I spent some of my time weaving my way around my half-naked comrades trying to find and visit with friends. That is when I was not waiting in line for my bit of rice and water or the other line to get rid of it later in the old scum bucket. I found only a few: There was Technical Sergeant Jack Rauhof, the drum major of my outfit, the 4th Marines Band (more lately known as the 3rd Platoon, E Company, 2nd Battalion), Privates First Class Monford P. Charleton, S. W. Stephens, and John P. Latham. All former bandsmen. Another, Leland H. Montgomery, was also aboard but I didn't know it at the time. He was one of the Manila Port Area work detail that had been waiting on the dock the day we boarded the ship.

It was Montgomery who helped me considerably with information about the Nissyo voyage. He remembers details about the ship and the trip, often in a different way than I do. But as he explains it, "Everyone saw his situation from their own point of view ...". We do agree that it was a very miserable ordeal from the first hour in Manila to the last moment in Moji, Japan.

The ship had been made in Europe and sold to the Japanese sometime well before the war. Montgomery remembers seeing a bronze plaque labeling the vessel's origin, size, and other details. He thought it was a rather modern ship designed originally for carrying cargo. It was fitted with booms and winches to lower and remove stuff in nets. For sure it was not well designed to carry large numbers of troops at all.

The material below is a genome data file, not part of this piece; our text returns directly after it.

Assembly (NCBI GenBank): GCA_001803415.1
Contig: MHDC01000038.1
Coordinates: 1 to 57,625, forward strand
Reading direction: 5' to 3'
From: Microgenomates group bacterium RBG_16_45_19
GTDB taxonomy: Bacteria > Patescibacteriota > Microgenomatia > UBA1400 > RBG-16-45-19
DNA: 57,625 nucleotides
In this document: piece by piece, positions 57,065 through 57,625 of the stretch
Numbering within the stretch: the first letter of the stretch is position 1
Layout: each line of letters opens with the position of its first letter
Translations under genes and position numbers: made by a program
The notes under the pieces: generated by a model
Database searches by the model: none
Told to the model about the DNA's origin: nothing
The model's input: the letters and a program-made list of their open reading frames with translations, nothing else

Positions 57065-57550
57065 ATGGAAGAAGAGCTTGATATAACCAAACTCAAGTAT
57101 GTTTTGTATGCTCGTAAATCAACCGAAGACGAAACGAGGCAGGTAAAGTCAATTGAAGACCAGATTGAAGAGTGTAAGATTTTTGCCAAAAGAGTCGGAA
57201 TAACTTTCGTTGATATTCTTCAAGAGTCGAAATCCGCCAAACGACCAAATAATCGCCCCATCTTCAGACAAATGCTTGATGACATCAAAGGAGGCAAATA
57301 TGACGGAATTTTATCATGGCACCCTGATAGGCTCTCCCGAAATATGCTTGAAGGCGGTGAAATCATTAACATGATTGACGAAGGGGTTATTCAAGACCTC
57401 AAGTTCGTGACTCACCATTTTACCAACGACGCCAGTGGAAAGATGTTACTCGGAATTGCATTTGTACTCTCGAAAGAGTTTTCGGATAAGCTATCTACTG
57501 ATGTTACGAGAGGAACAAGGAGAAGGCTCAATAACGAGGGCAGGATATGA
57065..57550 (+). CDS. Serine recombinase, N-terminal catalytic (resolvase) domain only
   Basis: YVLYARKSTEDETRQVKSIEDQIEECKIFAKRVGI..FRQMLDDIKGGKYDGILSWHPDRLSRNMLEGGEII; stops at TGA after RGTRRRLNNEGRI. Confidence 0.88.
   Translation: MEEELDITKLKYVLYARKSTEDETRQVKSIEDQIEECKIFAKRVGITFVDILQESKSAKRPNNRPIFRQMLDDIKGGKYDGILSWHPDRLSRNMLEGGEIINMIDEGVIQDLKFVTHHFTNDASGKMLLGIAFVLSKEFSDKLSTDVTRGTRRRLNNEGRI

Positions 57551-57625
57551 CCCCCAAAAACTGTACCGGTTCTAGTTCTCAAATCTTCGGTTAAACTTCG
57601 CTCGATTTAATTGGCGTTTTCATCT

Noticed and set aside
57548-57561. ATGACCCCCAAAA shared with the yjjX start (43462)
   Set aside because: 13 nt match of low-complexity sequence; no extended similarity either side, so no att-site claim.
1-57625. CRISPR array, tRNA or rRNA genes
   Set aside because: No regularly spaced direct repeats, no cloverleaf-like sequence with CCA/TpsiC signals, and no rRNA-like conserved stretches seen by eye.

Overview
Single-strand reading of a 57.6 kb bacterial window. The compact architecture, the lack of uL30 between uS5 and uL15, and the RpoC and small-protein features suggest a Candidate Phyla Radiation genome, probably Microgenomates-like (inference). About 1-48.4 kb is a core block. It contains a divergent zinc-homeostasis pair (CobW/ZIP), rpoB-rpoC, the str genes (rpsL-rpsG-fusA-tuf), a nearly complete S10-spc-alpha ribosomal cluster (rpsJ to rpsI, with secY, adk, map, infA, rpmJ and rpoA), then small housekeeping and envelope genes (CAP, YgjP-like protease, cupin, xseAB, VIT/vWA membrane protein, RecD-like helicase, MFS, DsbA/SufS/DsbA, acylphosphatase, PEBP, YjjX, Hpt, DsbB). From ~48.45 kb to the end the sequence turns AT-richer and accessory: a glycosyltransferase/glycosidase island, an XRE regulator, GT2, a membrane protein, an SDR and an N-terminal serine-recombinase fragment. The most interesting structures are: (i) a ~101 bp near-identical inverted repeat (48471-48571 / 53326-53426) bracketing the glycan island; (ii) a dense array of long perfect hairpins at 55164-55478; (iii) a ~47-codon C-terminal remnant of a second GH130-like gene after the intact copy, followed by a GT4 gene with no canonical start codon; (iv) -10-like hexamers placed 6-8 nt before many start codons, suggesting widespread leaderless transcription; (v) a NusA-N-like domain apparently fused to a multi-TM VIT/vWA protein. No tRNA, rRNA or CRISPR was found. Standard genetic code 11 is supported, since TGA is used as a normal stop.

New Friends...

I also made a new friend or two on this not-so-pleasurable cruise as well. Strangely they were staff noncommissioned officers and older than myself but the condition of being a POW had a leveling effect on men, who in normal circumstances, would not become close friends. Staff Sergeant Michael Oss and I shared the same two or three square feet of iron deck for almost the whole trip. He saved my spot for me and I saved his for him when we had to leave it. We slept leaning against one another when we could both get room to sit, otherwise one would sit while the other stood and tried to keep the pack from trampling upon us.

I met Staff Sergeant E. D. Smith who was old enough to be my dad already and reminded me of him sometimes. He was quiet, stiff and had a hard as nails personality. He demanded respect with a bearing that he carried with him despite his terrible degradation. Why we hit it off, I have no idea. We became warm friends until his last days soon after the war. He helped bolster my courage and strength to endure not only the hell ship experience but the remaining year of our captivity.

Our first port of call was Takao, Taiwan. We were surprised and exhilarated by the complete opening of the hatch over our heads and being allowed to climb out and scatter ourselves around the forward well deck. It was refreshing to see the green hills that formed a colorful background to the port area docks where we were tied up. I tried to imagine what might be going on out there in what appeared to be a very beautiful place. Of course, most any place looked mighty nice when compared to the inside of the ship's hold.